• The 1976 measurement didn't utilize any Short Course Prevention Factor (SCPF). Nowadays, to help ensure that courses are at least the nominal distance, an SCPF of 1.001 is built into every race course measurement. Thus, although the marathon distance is nominally 42.195 km, we intentionally apply a 1.001 factor which, in effect, lays out the course at 42.237 km; i.e., 42 meters longer than the marathon distance. This isn't really intended to produce long courses. Considering that some error is unavoidable in any measurement, the SCPF helps to avoid short courses in spite of the inevitable errors that always occur when measuring.
  • The 1976 course was measured along a path which maintained a clearance of one metre from curbs. Now we measure a tighter path ("Shortest Possible Route") with clearance of only 30 cm from curbs. For more details, see discussion below on Evolution of the SPR Concept.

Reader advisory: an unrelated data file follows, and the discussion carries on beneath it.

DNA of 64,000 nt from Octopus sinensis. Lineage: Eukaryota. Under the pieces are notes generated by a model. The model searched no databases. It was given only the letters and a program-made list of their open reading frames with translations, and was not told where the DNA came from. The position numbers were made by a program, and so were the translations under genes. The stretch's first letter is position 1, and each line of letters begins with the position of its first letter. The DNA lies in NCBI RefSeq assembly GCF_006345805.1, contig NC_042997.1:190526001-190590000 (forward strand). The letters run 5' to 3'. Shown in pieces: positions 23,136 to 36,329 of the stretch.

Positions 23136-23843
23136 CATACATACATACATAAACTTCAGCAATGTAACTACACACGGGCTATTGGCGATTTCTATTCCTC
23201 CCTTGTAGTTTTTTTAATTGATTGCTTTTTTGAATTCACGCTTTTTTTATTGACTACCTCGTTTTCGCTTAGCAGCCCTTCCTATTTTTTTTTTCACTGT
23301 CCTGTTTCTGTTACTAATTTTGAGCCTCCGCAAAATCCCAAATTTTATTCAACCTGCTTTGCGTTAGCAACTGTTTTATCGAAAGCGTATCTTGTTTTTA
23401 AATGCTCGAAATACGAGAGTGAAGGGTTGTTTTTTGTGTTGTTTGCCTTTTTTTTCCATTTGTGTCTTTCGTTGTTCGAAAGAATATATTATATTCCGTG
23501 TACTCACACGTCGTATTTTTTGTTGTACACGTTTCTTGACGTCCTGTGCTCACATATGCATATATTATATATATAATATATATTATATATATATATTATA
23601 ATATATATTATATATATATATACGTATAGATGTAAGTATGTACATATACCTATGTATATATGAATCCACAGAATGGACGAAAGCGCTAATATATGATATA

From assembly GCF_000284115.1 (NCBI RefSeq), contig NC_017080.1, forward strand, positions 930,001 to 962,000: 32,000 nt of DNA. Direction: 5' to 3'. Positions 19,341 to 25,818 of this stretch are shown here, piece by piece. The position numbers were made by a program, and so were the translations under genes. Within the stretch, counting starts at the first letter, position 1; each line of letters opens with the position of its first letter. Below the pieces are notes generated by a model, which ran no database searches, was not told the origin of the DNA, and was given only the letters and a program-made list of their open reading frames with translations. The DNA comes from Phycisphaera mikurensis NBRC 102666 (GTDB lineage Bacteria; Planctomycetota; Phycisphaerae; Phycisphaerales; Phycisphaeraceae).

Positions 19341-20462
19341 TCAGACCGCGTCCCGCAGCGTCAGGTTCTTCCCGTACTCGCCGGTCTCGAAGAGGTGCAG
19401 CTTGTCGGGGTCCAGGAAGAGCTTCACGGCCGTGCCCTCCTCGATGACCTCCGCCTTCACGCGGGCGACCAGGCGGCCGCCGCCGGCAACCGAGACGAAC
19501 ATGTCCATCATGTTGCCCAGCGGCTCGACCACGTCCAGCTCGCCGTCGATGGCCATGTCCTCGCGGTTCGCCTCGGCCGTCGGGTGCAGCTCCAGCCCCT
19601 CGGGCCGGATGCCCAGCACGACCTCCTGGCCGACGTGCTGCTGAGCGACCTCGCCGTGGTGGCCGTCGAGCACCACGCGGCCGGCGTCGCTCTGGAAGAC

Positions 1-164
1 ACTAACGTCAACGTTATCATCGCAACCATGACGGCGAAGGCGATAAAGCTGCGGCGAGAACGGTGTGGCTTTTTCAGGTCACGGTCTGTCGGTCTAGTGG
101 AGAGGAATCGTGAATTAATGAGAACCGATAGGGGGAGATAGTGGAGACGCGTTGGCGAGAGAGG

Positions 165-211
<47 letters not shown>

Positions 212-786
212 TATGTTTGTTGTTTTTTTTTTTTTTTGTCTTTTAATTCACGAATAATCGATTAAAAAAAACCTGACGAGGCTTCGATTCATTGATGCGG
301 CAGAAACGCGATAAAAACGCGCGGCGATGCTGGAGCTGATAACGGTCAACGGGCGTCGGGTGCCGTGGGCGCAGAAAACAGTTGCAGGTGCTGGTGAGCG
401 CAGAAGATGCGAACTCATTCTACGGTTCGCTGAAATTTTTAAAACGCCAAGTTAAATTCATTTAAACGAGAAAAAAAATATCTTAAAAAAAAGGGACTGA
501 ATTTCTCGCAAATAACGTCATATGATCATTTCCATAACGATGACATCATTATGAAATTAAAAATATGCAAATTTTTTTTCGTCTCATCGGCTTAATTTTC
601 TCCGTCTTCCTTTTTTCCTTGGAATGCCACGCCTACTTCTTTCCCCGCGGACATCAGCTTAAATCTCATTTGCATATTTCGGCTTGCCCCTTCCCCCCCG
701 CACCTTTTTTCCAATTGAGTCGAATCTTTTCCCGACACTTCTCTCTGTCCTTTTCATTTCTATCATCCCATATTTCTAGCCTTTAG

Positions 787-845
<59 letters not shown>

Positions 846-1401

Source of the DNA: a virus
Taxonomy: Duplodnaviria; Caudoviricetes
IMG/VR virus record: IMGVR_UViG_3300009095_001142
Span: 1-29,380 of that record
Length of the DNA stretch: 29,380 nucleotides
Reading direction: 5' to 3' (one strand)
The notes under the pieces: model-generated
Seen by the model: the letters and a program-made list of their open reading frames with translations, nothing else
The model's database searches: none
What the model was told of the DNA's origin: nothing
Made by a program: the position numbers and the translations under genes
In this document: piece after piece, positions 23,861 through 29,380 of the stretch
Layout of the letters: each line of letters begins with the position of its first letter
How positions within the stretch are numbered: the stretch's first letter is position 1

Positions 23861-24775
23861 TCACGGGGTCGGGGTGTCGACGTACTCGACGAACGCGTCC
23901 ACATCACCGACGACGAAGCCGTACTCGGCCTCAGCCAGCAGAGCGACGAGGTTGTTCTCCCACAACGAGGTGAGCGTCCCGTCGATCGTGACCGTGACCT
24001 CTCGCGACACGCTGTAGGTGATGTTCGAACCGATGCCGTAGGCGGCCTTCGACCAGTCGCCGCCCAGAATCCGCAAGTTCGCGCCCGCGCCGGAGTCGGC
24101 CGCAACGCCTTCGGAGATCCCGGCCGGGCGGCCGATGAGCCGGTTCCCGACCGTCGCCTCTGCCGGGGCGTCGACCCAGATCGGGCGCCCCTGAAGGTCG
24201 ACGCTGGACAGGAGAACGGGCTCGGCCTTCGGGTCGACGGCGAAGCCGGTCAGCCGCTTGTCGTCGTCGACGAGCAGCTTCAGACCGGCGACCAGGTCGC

• The effect of pavement undulations is probably nowhere near as great as assumed by Wallingford in the above article. In laying out their 1 km calibration course, the 1976 measurers obtained a discrepancy of about 9 cm between their average steel tape measurement and their EDM ("distomat") measurement. Our data suggest that pavement undulations probably didn't account for more than 1 or 2 cm of that discrepancy. The remainder of the 9 cm may have been due to random taping errors, calibration error of tape and/or EDM, improper temperature correction, or incorrect tensioning of the tape. Even if the entire 9 cm discrepancy in their 1 km calibration course was due to pavement undulations (which is extremely unlikely), that would extrapolate to only about 4 metres when extended to the full 42.195 km marathon distance. There's no way that pavement undulations could have accounted for the entire 30 m difference between their bike measurement and survey team measurement